Somber message in Sparks

The Philippines’ president called her opposition ‘terrorists,’ so the United States joined her war

On a Western lecture tour, Philippine bishop Eliezer Pascua asked Nevadans’ help in cutting off U.S. military aid to the Philippine government.

On a Western lecture tour, Philippine bishop Eliezer Pascua asked Nevadans’ help in cutting off U.S. military aid to the Philippine government.

Photo By brian feular-lodi news sentinel

Information on the U.S./Philippines military alliance can be found at and

On Independence Day eve, seven people gathered in a small church in an East Sparks strip mall to hear somber words. Members of the Spanish Springs Presbyterian Church listened to Bishop Eliezer Pascua recount killing after killing after killing in his homeland, a nation which shares its independence day with the United States.

Pascua, general secretary of the United Church of Christ in the Philippines, gave nine lectures on a tour from California to Nevada to Chicago. He spoke not just to re-trace the details of several of what he counts as nearly 900 illegal executions since President Gloria Arroyo took office in 2001, but to prick American consciences.

“The particular Philippine experience of human rights violations exposes … the universal character of human rights violations,” Pascua said in Sparks, “particularly the path of American government, particularly in terms of giving military aid to the Philippines, which is being used by our military in perpetrating human rights violations.”

There have been repeated warnings that other nations label their domestic opponents as terrorists in order to internationalize internal disputes and gain support from the United States, much as governments used to paint their critics as communists to gain U.S. aid.

The Philippines is usually cited as Exhibit A of this scenario.

“Continuing to support Bush’s ‘global war on terror,’ President Arroyo has ratcheted up her government’s pressure on the Philippine left, reviving memories of the Marcos dictatorship and its dirty war against the opposition,” wrote author Luis Francia in December. “Manila knows that as long as it supports the Bush Administration, thereby obtaining economic and military assistance from the United States, it can get away with murder—literally. … For Arroyo and [her political party], internationalizing long-running domestic insurgencies and recasting them as terrorist threats to an ill-defined world order has meant tapping into U.S. aid once again.”

Similar concerns have been voiced by a United Nations investigator, Amnesty International, Human Rights First, War Crimes Prosecution Watch, and the Committee to Protect Journalists. In the Philippines, business groups have begun joining religious opposition to Arroyo.

U.S. soldiers are in harm’s way in the Philippines, and the dead include Kerry Firth of Nevada, who died Feb. 21, 2002, in a helicopter crash in the southern Philippines.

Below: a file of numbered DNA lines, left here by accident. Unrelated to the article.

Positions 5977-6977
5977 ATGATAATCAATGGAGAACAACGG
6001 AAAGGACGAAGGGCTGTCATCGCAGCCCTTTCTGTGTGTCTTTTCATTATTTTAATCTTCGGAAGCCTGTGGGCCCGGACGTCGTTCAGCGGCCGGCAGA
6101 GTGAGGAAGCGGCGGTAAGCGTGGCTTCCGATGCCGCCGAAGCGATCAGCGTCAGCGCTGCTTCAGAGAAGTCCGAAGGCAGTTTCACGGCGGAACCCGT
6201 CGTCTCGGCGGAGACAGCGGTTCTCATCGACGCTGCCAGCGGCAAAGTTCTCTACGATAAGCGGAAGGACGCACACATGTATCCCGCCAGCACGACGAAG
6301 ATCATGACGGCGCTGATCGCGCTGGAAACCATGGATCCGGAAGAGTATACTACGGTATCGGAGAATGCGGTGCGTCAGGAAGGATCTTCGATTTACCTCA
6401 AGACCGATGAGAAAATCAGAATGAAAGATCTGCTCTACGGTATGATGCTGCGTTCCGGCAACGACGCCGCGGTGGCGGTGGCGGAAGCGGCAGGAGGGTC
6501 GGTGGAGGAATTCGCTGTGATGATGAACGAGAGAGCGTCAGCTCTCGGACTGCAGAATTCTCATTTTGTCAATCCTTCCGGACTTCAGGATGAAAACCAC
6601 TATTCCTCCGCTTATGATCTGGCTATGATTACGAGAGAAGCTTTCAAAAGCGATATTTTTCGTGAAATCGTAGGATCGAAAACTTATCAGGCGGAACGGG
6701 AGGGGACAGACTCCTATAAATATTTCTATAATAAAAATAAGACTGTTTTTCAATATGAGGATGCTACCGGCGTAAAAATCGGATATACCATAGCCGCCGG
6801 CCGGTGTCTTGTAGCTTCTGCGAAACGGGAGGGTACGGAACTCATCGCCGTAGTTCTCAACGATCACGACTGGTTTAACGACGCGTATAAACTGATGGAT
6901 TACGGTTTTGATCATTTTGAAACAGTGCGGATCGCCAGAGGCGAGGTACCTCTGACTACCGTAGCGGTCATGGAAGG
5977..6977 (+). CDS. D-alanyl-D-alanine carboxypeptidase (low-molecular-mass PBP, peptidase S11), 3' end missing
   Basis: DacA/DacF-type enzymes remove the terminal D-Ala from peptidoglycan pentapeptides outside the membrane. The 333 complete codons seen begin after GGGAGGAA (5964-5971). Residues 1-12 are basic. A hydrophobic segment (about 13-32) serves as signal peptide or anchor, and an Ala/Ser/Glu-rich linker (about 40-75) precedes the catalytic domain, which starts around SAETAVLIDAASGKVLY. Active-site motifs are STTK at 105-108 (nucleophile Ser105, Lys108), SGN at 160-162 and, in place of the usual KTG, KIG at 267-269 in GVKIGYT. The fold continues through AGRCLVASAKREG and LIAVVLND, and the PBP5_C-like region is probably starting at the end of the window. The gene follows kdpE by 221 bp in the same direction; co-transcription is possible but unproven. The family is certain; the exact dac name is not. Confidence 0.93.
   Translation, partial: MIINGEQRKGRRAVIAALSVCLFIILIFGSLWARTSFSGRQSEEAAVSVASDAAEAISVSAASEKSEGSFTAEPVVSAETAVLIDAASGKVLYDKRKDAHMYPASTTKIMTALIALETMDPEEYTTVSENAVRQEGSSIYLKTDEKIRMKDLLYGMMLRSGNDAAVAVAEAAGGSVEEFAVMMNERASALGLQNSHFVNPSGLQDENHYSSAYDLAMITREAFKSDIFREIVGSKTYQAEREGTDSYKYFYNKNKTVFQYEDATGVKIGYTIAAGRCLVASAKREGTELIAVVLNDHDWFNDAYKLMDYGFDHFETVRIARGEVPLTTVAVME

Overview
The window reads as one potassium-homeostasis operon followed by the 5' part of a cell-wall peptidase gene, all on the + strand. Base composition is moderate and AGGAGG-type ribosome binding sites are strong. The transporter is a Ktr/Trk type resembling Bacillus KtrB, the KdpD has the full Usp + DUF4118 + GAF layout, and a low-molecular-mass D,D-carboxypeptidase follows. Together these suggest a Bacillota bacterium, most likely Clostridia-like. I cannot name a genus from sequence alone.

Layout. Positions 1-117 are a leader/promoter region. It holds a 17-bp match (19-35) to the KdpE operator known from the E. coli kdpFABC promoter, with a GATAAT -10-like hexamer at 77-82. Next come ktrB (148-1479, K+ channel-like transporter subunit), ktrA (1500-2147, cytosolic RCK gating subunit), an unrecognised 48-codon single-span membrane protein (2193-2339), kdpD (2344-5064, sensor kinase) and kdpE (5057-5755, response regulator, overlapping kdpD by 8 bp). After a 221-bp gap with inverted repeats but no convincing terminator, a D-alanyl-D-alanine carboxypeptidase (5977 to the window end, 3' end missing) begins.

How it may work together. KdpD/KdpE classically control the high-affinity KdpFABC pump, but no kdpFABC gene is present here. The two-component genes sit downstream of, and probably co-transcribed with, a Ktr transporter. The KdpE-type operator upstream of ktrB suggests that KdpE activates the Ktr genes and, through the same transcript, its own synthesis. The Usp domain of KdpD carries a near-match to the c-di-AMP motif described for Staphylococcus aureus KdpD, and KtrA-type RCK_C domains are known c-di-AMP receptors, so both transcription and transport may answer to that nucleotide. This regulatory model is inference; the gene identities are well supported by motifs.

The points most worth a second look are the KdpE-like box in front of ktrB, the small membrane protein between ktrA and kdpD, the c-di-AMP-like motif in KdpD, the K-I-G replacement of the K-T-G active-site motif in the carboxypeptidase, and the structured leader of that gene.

Human rights tour
This wasn’t Pascua’s first trip to the United States. In March 2007, he testified before a U.S. Senate subcommittee: “The victims came from all walks of life—farmers, fisherfolks, workers, indigenous people, Moro people [Muslims], journalists, lawyers, doctors, teachers, students, young persons, women, and even children. I would like to make particular mention that church people were also not spared.”

In Sparks, Pascua reported on Philippine pastor Berlin Guerrero’s torture in May 2007. Pascua read from the now imprisoned Guerrero’s testimony to the Philippine commission on human rights: “They brought me to a place unknown to me. … Men took turns interrogating me while beating my head with their fists and blunt objects. Layers of plastic bags were put on my head. My torturers would tighten the bags until I could no longer breathe. I passed out twice. … After about 12 hours, they put me back in the van, still hands tied and blindfolded. They threatened to kill me.”

Pascua further quoted the U.N. investigator: “The armed forces of the Philippines remains in a state of almost total denial. … The president needs to persuade the military that its reputation and effectiveness will be considerably enhanced, rather than undermined, by acknowledging the facts and taking genuine steps to investigate.”

Groups around the world are investigating human rights abuses in the Philippines. Depending on their definition of extra-judicial, meaning outside the law, estimates of military murders of Filipinos range from 300 to 900. Those condemning the human rights record of the Philippine government since 2001 range from the U.S. State Department to Philippine and international nongovernmental watchdog groups. (A Philippine church organization this month warned that expected Arroyo efforts to get the Vatican to silence Filipino bishops would come to nothing. “[The] Vatican will never silence bishops critical of President Arroyo,” said a spokesperson.)